Anne Graham Lotz: Our Comeback Story

Anne Graham Lotz: Our Comeback Story

In recent years, we have seen devastating environmental disasters—tornadoes, fires, floods—that have destroyed homes and entire communities. We have seen school shootings that have taken the lives of innocent students, leaving families emotionally destroyed. We have seen sadistic terrorist attacks tear at the very foundation of a nation’s security and identity, ushering in waves of fear and hatred. We have seen the entire world hiding behind masks, gripped with fear of COVID. And the list goes on …

Every day we either read or watch or hear of a new disaster, so the one that happened yesterday is quickly forgotten with the news of the one that happens today. And the one that happens today will be driven from our minds by what happens tomorrow. Even if the disaster is of record-breaking, Biblical proportions, within a short time it is no longer front-page news and becomes just a statistic or an asterisk in other stories.

We soon forget that those who lived through whatever the disaster was are still struggling to cope. To take the next breath. To survive financially and physically and emotionally and in every other way. It can be overwhelming to rebuild. From scratch. From nothing to something. The comeback trail can be long and hard and flooded with tears.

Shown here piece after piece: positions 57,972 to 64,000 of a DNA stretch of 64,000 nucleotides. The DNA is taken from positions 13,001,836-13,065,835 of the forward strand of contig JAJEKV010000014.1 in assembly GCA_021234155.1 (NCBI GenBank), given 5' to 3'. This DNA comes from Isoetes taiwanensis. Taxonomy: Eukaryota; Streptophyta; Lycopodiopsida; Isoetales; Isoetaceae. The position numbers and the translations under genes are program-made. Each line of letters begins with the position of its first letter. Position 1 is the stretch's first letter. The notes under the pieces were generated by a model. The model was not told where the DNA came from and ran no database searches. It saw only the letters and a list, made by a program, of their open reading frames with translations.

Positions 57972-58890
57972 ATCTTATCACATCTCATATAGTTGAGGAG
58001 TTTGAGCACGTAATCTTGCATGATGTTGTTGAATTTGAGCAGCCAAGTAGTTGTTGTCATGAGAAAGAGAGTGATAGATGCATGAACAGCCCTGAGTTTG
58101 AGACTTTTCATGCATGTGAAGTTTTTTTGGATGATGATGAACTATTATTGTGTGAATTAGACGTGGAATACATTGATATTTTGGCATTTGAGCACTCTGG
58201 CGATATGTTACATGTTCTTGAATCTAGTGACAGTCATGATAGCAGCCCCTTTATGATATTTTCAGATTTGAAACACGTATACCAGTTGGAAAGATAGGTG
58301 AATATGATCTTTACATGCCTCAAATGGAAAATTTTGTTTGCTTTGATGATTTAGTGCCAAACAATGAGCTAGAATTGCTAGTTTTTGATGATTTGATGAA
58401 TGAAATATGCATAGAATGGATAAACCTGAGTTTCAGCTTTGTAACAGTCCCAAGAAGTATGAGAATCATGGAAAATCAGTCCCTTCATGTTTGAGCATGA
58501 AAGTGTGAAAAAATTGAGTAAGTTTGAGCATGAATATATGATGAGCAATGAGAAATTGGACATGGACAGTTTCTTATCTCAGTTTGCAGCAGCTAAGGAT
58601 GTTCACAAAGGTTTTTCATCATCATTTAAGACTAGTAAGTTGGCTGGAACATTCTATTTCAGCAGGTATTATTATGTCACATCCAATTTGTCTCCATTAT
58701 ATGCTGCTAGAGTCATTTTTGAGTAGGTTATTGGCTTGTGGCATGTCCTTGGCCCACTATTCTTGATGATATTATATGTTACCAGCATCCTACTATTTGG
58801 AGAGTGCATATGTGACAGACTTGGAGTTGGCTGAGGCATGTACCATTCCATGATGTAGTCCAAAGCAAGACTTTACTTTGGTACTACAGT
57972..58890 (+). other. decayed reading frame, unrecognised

Which is why Easter pulsates with hope. After the horror of the cross on Friday. After the agony of knowing that God was dead on Saturday, the beginning of His comeback story exploded into human history with an empty tomb.  


  • From the following verses, list as much proof for the resurrection of Jesus Christ as you can find: John 20:1-8, 10-18, 19-20, 24-29; 21:1-14; Matthew 28:1-10, 11-15; Luke 24:1-3, 13-27, 36-39; 1 Corinthians 15:3-8; Revelation 2:8. 
  • Give phrases that prove His resurrection was not spiritual or mystical, but literal and physical. See Luke 24:36-40, 41-43; John 20:24-29.
  • How serious a matter is it to reject the proof of the resurrection? Read 1 Corinthians 15:12-19.
  • Is Jesus still alive today? Read Matthew 28:19-20; Acts 6:8-10 and 7:54-56; 9:1-6. What does this mean to you?
  • What experiences in your own life, or the lives of others you know, are further proof that Jesus is not dead, but is indeed alive today?
  • The tomb was empty. Do you truly believe that? Your own comeback begins with a positive answer.


  • How does the living Lord Jesus Christ impart power to you and me for our own comeback? Read Luke 24:45-49; Acts 1:1-8; 2:1-4, 16-18; 3:1-16. 
  • What astounding connection does the Apostle Paul make between the resurrection of Jesus and the lives of believers? Read Ephesians 1:18-21. 
  • How did this power transform Jesus’ disciples in Acts 3:1-4:4; John 18:18-19, 25-27 with Acts 4:13; 4:33; 9:1-20?
  • In what way have you experienced the power of the Risen Christ to enable you to boldly share the Gospel with an unbeliever? To free you from guilt? To break an addiction? To extend forgiveness to your wounder? To love your enemy? Or to ________________ ? (Fill in the blank.)